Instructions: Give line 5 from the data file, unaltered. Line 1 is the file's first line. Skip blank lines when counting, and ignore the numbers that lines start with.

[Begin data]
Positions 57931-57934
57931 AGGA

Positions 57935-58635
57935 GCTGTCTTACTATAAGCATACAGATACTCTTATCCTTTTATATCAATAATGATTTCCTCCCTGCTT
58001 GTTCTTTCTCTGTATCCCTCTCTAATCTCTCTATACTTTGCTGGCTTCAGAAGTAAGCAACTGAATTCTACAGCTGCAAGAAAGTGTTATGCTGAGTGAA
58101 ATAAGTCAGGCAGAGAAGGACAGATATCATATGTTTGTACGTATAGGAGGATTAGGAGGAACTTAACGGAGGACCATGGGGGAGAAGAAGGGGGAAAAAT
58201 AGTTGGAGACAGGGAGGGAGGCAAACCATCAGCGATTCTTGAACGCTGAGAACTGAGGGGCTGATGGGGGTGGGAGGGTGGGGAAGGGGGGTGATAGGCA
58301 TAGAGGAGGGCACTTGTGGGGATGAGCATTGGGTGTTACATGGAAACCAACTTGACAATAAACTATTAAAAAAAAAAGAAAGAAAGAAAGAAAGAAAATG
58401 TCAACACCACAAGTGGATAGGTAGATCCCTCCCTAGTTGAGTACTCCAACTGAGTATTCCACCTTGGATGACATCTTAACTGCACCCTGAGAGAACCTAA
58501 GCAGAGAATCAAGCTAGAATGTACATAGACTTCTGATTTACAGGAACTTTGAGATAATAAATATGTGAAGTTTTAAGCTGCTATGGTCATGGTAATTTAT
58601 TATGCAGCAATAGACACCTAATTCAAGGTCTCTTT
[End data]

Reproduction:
58001 GTTCTTTCTCTGTATCCCTCTCTAATCTCTCTATACTTTGCTGGCTTCAGAAGTAAGCAACTGAATTCTACAGCTGCAAGAAAGTGTTATGCTGAGTGAA